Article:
Another criticism leveled at cloud vendors is that they do not support open source communities. This is partly due to their reluctance to share software code. They do, however, contribute significantly to the community by pushing the boundaries of usability, and more and more, we see examples of cloud vendors contributing code. AWS, which gets most of the criticism, has multiple open source projects and contributes to other projects. Amazon contributed Encryption in Transit to Redis and recently released Open Distro for Elasticsearch, which provides open source equivalents for many features not available in the open source version of the Elastic platform.
Open source now and in the future
So, while open source companies impacted by cloud vendors continue to argue that such competition can kill their business—and consequently kill open source projects—this argument is misguided. Competition is not new. Weaker companies that fail to adjust to these new business realities may fail. Other companies will thrive or be acquired by stronger players. This process generally leads to better products and more choice.
This is especially true for open source software, which, unlike proprietary software, cannot be wiped out by a company's failure. Once released, open source code is always open (you can only change the license for new releases), so everyone can exercise the right to fork and continue development if there is demand.
So, I believe open source software is working exactly as intended.
Some businesses attempt to balance open and proprietary software licenses and are now changing to restrictive licenses. Time will tell whether this will protect them or result in their users seeking a more open alternative.
But, what about "source-available" licenses? This is a new category and another option for software vendors and users. However, it can be confusing. The source-available category is not well defined. Some people even refer to this software as open source, as you can browse the source code on GitHub. When source-available code is mixed in with truly open source components in the same product, it can be problematic. If issues arise, they could damage the reputation of the open source software and even expose the user to potential litigation. I hope that standardized source-available licenses will be developed and adopted by software vendors, as was the case with open source licenses.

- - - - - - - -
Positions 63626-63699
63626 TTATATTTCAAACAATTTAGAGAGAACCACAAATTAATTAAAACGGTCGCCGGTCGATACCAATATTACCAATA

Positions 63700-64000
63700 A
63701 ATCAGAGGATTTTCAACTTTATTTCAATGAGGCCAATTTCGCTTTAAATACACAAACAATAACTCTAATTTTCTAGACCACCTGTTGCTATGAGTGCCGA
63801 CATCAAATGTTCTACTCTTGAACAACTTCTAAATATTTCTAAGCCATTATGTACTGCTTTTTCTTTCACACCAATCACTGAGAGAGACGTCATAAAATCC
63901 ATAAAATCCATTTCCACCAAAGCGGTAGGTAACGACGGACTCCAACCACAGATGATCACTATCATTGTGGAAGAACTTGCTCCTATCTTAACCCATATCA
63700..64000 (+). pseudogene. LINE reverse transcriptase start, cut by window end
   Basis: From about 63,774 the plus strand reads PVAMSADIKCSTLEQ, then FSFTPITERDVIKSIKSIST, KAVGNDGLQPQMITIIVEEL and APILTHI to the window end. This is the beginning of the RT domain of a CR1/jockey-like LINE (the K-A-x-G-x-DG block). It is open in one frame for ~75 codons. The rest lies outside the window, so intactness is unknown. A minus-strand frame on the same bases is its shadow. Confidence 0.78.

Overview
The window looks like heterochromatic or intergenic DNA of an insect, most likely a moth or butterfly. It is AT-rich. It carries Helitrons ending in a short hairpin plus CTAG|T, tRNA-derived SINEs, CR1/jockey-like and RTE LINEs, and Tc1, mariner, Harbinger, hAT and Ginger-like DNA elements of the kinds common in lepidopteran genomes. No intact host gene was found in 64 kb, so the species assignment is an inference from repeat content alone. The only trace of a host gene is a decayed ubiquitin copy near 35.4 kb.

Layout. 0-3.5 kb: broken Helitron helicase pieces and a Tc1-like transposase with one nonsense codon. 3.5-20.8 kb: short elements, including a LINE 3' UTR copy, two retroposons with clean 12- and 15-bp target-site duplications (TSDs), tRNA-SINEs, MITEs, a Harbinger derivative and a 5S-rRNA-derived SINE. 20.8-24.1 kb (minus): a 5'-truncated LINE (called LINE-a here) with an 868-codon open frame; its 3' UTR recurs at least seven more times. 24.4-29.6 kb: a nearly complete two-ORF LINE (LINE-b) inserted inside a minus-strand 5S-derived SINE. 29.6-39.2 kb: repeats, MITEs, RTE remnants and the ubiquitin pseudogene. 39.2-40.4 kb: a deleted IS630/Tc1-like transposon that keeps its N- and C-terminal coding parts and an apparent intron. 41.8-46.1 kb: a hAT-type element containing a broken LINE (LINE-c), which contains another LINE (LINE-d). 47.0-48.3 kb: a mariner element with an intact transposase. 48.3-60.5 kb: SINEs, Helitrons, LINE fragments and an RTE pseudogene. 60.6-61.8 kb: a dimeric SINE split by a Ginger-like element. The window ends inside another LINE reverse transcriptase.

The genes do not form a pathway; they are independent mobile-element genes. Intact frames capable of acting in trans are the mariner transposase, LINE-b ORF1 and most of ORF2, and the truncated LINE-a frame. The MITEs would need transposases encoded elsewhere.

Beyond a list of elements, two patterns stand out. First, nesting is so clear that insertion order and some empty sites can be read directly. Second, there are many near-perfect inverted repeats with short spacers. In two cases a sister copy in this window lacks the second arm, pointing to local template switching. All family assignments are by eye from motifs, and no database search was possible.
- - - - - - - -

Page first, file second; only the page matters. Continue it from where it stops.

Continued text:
At Percona, we find ourselves in a unique position. We have spent years using the freedom of open source to develop better versions of existing software, with enhanced features, at no cost to our users. Percona Server for MySQL is as open as MySQL Community Edition but has many of the enhanced features available in MySQL Enterprise as well as additional benefits. This also applies to Percona Server for MongoDB. So, we compete with MongoDB and Oracle, while also being thankful for the amazing engineering work they are doing.
We also compete with DBaaS on other cloud vendors. DBaaS is a great choice for smaller companies that aren't worried about vendor lock-in. It offers superb value without huge costs and is a great choice for some customers. This rivalry is sometimes unpleasant, but it is ultimately fair, and the competition pushes us to be a better company.
In summary, there is no need to panic! The cloud is not going to kill open source software, but it should motivate open source software businesses to adjust and evolve their operations. It is clear that agility will be key, and businesses that can take advantage of new developments and adapt to changing market conditions will be more successful. The final result is likely to be more open software and also more non-open source software, all operating under a variety of licenses.